Articles in regional publications that pertain to a wide range of North Carolina-related topics.
for Coastwatch Vol. Issue , Autumn 2006
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Michael P. Voiland, assistant director for research and development at Cornell University, is the new director of North Carolina Sea Grant. He succeeds Roland G. Hodson, who is retiring June 30, 2006. Voiland has held a number of positions for the past thirty years in New York's Sea Grant and Land Grant programs, including Great Lakes program coordinator and associate director and extension program leader for New York Sea Grant.
For more than thirty years Sea Grant has emphasized solid, peer-reviewed scientific research that can be applied to the real-world problems and issues facing North Carolina's coasts. Angione highlights some of the research projects that include aquaculture, ecosystems and habitats, and seafood science and technology.
Red drum gets its name from its reddish-brown color and from the drum-like noise produced by spawning males. North Carolina red drum can weigh over forty pounds. Researchers have been tagging this fish for a number of years and found one fish traveled 188 miles from Hatteras Island to the Chesapeake Bay. The average distance between tagging and recapture locations is twenty nautical miles, and the longest time a red drum was in the water between tagging and recapture was almost twelve years.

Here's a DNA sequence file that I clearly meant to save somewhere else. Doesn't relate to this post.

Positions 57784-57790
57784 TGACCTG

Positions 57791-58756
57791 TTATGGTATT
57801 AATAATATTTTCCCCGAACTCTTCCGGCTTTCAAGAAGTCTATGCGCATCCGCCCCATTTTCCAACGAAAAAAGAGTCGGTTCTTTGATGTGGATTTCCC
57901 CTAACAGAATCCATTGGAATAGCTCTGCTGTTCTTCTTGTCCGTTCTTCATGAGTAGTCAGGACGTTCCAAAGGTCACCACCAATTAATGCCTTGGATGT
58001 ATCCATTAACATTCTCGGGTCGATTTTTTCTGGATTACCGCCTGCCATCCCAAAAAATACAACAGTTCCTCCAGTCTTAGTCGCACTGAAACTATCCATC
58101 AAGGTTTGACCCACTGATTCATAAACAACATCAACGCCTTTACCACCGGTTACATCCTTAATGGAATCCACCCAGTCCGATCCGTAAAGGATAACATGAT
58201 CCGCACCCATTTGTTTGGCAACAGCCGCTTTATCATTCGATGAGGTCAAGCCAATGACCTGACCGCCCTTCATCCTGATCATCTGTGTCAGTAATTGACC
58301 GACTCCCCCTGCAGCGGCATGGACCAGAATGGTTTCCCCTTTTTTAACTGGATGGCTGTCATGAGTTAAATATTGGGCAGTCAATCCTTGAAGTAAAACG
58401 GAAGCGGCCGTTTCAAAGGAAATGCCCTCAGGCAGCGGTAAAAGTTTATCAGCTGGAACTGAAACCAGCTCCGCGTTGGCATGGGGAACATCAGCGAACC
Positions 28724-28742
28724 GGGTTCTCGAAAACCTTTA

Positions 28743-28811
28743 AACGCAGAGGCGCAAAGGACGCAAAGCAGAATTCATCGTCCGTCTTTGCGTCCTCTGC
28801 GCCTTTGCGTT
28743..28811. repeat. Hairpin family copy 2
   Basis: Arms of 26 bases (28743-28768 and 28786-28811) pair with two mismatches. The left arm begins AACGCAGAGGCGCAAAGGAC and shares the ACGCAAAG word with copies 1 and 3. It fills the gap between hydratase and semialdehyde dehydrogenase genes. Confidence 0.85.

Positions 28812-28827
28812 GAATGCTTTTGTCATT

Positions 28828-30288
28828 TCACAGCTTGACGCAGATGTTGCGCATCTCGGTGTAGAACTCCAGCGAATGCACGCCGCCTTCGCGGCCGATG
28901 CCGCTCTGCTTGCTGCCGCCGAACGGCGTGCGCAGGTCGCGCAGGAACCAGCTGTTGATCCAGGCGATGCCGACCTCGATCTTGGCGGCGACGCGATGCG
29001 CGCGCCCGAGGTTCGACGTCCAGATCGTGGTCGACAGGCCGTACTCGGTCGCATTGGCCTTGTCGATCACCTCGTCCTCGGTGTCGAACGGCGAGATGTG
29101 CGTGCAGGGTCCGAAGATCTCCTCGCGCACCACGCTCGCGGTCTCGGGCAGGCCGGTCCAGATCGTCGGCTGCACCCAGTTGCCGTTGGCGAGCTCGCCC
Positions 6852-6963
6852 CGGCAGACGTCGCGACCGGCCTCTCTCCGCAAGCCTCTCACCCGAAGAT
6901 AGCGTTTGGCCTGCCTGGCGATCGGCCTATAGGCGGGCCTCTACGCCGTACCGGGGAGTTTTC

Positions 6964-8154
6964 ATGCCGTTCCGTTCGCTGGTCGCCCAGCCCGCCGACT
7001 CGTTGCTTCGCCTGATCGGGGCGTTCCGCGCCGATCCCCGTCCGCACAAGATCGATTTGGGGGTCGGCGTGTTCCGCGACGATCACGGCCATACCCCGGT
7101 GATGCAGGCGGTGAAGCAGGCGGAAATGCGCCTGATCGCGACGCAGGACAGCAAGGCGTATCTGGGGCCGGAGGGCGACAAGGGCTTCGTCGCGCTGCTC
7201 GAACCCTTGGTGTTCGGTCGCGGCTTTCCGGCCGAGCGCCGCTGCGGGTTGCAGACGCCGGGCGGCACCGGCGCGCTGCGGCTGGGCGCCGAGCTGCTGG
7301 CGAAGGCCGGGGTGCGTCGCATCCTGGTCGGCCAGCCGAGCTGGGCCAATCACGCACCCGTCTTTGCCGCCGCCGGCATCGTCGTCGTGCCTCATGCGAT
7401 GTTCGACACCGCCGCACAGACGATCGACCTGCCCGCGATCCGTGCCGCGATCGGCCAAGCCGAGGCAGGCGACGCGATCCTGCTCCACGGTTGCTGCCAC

According to the Marine Mammal Stranding Network, North Carolina has the highest number of strandings, per unit length of beach, of any state along the Atlantic coast. In 2004, one hundred and thirty-nine mammals stranded on the state's coastline. Harris reports on a stranding of thirty-three pilot whales on the beach in southern Nags Head on January 15, 2005.